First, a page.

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  Reply # 2164486 20-Jan-2019 23:48
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TwoSeven:
Hammerer:

 

Science is most definitely a belief system! It is built on a number of important coherent beliefs.


Nonsense (from my perspective)

 

Okay, if science is not a belief system, what word(s) would you use to describe the "coherent beliefs" (to use Hammerer's words) that were laid out earlier?

 

...or do you not think that the "beliefs" are necessary/useful for application of the scientific method and its results?


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  Reply # 2164531 21-Jan-2019 08:37
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kingdragonfly: There's no shortage of ideas how life started

https://www.livescience.com/13363-7-theories-origin-life.html

Introduction

Life on Earth began more than 3 billion years ago, evolving from the most basic of microbes into a dazzling array of complexity over time. But how did the first organisms on the only known home to life in the universe develop from the primordial soup?

It started with an electric spark


Molecules of life met on clay


Life began at deep-sea vents


Life had a chilly start


The answer lies in understanding DNA formation

 

The widely cited Miller-Urey experiments don’t really give us much. They included invalid assumptions of the early Earth’s atmosphere. Miller & Urey assumed the Earth’s atmosphere was composed of reducing gases, when in fact research has indicated that it was most likely composed largely of carbon dioxide and nitrogen.  The other issue is that the experiment produced equal quantities of left handed and right handed amino acids. Biological molecules exclusively use left handed forms and the presence of a right handed form disrupts function. I can’t think of any experiments that show how forming biological compounds could preferentially   select only left handed forms. This is quite a problem.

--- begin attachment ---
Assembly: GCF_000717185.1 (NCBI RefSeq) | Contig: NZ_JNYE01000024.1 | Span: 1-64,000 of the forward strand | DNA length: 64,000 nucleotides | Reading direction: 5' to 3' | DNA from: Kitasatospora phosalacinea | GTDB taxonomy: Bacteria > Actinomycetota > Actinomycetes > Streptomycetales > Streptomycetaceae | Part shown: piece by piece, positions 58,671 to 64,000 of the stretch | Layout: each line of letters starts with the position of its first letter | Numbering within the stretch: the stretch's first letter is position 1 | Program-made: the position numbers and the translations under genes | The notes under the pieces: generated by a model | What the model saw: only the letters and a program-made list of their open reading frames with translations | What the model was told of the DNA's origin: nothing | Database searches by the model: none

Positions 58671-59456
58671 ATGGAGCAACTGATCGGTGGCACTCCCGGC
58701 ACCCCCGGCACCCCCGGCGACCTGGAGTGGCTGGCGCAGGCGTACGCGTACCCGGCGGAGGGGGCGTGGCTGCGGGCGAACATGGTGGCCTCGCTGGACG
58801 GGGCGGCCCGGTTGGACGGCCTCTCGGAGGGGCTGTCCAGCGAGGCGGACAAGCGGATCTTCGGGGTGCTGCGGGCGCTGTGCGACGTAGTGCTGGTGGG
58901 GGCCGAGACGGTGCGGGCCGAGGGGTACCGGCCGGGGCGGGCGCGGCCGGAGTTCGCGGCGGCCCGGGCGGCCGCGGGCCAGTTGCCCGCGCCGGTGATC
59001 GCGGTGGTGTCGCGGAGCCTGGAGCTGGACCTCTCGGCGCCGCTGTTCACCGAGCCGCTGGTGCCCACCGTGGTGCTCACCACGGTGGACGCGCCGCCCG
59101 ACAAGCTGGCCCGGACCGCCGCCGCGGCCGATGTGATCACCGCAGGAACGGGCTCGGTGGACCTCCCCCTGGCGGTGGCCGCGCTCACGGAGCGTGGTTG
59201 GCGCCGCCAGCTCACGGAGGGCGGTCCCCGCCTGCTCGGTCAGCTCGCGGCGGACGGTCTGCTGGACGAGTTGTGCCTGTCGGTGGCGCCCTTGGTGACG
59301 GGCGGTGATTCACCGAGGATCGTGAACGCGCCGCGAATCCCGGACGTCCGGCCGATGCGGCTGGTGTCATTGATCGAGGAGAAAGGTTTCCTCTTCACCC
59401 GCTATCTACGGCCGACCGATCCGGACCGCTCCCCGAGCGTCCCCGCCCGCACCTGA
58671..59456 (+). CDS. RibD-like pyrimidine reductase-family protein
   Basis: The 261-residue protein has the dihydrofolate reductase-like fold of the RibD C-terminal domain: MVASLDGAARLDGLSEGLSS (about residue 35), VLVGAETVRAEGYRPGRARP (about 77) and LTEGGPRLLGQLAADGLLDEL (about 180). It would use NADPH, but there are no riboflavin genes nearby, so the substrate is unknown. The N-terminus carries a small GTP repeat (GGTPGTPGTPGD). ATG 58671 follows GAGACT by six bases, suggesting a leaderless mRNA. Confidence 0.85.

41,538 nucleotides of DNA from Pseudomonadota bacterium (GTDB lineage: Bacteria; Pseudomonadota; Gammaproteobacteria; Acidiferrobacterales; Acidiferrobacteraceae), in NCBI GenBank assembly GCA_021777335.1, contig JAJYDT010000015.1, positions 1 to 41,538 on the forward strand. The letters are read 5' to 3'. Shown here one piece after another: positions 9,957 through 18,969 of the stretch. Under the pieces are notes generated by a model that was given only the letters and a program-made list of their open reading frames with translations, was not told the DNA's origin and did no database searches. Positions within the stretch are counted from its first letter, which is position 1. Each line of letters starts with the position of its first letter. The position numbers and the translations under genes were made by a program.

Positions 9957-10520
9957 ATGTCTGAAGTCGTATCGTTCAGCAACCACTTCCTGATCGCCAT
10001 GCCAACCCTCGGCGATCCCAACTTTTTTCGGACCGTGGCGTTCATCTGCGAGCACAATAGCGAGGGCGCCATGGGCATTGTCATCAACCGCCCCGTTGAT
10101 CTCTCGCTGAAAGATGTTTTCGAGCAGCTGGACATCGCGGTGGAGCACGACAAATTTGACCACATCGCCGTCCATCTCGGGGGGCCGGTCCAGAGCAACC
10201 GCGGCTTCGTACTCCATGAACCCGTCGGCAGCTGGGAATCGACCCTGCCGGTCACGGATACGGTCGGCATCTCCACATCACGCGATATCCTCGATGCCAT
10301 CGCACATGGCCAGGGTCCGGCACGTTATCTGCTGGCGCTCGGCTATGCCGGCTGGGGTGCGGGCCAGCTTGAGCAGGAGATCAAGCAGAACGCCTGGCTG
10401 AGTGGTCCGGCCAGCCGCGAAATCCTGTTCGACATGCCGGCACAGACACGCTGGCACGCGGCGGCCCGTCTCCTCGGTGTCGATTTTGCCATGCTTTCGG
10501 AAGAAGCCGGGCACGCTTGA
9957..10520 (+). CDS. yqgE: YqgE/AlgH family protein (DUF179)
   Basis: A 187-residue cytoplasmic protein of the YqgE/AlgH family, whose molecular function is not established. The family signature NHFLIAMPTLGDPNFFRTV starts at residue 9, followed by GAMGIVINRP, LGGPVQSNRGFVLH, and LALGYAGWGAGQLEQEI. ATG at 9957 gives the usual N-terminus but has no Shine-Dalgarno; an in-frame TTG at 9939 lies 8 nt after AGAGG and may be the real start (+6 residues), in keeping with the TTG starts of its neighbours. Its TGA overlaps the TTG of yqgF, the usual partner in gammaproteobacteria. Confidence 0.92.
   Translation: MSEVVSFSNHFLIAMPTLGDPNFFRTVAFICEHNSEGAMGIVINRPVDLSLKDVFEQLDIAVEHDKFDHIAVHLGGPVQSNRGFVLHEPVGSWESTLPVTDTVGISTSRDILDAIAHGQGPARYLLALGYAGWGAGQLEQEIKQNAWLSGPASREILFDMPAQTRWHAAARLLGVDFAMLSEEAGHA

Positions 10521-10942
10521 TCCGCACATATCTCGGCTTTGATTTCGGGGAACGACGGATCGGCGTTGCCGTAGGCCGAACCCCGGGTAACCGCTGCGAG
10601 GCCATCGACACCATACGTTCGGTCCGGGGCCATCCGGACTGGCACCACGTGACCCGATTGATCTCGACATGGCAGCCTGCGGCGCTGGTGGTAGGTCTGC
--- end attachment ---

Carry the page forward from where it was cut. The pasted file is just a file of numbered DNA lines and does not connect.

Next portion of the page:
I recall school biology textbooks presenting the story of lightning and some, warm pool of pre-biological compounds forming by natural processes, evolving to greater and greater complexity. What happens when you supply energy to some warm pool of biological molecules? It’s like making chicken soup, as heat increases the reaction rate between compounds speeds up, but the overall average molecule size will be driven to some thermodynamically stable equilibrium point, not to ever increasing complexity. If you leave your pot of soup on the stove top too long, the large particles are broken down so that the most thermodynamically stable average particle size is reached.